Top five regions where Australian businesses are at most risk of failure revealed: There’s bad news for food services sector
Thursday, March 23, 2017/
Businesses in Parramatta and the Gold Coast have the highest percentage risk of failure within the next 12 months, while companies in the accommodation and food services sectors are most vulnerable to collapse, according to a risk report from a major Australian insolvency firm.
In its March 2017 outlook report on commercial risks, SV Partners warns that accommodation, food and retail sectors have the highest percentage of companies facing financial risk over the next year. According to the firm’s analysis, 6.7% of businesses in the food and accommodation sector, or 1681 companies, are at risk of imminent failure.
SV Partners managing director Terry van der Velde said low wages growth and weak consumer demand present major concerns for businesses in this space.
“As disposable incomes shrink, and in an environment of low consumer confidence, hospitality and retail businesses may struggle to achieve the revenue necessary to cover their relatively high costs,” he said in a statement on the report’s findings.
Meanwhile, it’s businesses in big city centres along Australia’s east coast that are at highest risk of failure, with 4.1% of companies in the Parramatta region found to be at risk of financial failure, while 3.6% of Gold Coast operations and 3.3% of businesses in Brisbane City are facing challenging times. Other areas of concern are inner Melbourne and Sydney City, where SV Partners says 2.5% of companies are at risk of failing within a year.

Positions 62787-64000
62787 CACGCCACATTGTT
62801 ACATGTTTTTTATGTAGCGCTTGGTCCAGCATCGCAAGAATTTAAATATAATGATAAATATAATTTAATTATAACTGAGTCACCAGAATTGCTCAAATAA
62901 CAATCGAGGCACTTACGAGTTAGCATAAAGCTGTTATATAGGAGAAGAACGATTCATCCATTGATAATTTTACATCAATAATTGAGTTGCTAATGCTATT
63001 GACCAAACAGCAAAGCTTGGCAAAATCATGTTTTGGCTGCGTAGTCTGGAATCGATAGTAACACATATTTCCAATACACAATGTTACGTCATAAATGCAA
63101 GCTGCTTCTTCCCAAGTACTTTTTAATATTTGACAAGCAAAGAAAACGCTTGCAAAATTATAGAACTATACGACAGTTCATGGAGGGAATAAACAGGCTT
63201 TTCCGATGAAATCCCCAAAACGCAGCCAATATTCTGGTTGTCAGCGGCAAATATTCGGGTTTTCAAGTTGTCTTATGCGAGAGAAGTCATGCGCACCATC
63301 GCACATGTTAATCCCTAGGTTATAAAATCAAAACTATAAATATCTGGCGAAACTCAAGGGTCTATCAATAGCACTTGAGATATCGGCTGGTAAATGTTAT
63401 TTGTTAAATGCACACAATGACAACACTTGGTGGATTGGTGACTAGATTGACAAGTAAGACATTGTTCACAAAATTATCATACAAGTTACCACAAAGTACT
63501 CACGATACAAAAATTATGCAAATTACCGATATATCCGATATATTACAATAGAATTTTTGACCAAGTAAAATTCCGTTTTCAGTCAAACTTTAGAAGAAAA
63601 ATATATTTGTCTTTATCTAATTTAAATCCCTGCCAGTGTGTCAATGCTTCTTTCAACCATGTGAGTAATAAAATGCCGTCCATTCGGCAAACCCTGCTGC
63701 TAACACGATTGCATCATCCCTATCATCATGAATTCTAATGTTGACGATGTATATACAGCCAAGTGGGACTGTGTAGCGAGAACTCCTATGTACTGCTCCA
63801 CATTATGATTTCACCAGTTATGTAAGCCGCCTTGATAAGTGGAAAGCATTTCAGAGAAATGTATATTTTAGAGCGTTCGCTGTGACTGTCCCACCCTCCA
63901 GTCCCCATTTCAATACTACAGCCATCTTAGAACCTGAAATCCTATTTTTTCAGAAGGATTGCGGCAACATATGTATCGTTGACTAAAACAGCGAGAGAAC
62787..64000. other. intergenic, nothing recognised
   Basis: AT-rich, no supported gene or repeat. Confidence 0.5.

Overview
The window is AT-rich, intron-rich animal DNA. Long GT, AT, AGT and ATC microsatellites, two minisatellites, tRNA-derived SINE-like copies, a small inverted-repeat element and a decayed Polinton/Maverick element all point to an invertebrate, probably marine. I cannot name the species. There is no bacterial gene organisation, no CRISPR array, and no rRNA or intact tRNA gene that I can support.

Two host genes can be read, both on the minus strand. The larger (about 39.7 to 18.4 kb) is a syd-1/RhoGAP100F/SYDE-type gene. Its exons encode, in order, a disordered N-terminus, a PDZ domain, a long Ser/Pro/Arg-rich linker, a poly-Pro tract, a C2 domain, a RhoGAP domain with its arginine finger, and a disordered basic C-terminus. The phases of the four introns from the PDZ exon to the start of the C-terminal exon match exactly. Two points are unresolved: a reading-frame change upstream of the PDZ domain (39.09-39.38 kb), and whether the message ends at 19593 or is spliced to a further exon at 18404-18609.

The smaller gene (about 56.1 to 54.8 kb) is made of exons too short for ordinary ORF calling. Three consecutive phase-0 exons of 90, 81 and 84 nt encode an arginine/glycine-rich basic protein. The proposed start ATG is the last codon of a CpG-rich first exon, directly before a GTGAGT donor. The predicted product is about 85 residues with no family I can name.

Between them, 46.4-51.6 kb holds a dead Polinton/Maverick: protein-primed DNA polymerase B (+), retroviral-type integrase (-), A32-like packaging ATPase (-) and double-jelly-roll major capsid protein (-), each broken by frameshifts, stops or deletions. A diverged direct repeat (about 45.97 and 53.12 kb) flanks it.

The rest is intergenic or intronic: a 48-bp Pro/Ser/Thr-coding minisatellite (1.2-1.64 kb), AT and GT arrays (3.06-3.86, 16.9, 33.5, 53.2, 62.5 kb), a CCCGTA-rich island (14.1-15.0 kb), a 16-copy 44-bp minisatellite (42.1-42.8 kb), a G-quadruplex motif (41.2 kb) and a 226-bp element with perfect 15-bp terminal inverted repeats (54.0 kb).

From costs to confidence, several factors are at play
In its analysis, SV Partners says high operational costs and wages are contributing to the tough conditions for businesses, pointing to the high exit rate of food businesses at the end of last financial year. According to the Australian Bureau of Statistics, 16.1% of food businesses ‘exited’ the market in the year ending June 30, 2016, although this figures includes businesses that closed voluntarily.
Against a backdrop of lower consumer confidence, it is unlikely that policy moves like a cut to Sunday penalty rates will save businesses on the brink of failure, according to the analysis from SV Partners.
“Wages costs are just one of a multitude of factors these businesses must manage in order to stay in the black,” said van der Velde.
The report also points to weakness in the retail sector, with other analysts also agreeing “it’s tough out there” for Australian companies.
In a research note this week, analysts at ANZ observed out that only 16% of the world’s 250 top retailers have so far launched a physical presence in Australia, and there was still plenty of room for the already stretched Australian market to face even more intense pricing pressures.
“Gross operating profits are falling, growth in income from sales has slowed and pricing power is under pressure from international competition,” ANZ senior economist Jo Masters said on Monday.
“Perhaps not surprisingly, the retail sector has been shedding jobs — with more jobs lost in the year to November 2016 than any other industry.”
Meanwhile, the process of actually getting paid continues to be raised as a significant challenge for businesses trying to stay afloat. In preliminary findings from Small Business Ombudman Kate Carnell’s inquiry into payment times, 79% of small business owners said late payments affect their mental health, while 50% said uncleared invoices have an impact on their ability to pay suppliers on time.
Overall, Australian businesses across all industries have a 2.5% chance of failure in the next 12 months, according to SV Partners.
“We urge businesses in all sectors, to develop strategies to deal with short-term pressures on budgets, consistent with long-term capital and revenue strategies,” van der Velde advised.
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